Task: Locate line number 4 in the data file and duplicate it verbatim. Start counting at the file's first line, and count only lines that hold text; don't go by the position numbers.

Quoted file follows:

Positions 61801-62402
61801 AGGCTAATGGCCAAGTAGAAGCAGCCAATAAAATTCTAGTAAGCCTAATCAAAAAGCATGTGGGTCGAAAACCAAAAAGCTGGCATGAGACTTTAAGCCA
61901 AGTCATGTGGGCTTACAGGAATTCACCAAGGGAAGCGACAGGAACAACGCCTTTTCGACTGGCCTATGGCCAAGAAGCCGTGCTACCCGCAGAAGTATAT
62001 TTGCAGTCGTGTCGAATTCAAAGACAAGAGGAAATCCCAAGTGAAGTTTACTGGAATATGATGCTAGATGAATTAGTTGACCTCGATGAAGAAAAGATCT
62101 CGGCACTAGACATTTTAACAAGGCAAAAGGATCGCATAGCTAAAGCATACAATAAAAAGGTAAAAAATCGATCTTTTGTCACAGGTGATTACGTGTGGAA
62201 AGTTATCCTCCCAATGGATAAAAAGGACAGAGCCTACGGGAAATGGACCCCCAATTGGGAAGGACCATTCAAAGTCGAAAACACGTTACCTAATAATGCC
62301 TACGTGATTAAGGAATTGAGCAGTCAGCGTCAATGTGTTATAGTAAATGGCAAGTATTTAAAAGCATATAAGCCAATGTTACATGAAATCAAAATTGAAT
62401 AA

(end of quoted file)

62001 TTGCAGTCGTGTCGAATTCAAAGACAAGAGGAAATCCCAAGTGAAGTTTACTGGAATATGATGCTAGATGAATTAGTTGACCTCGATGAAGAAAAGATCT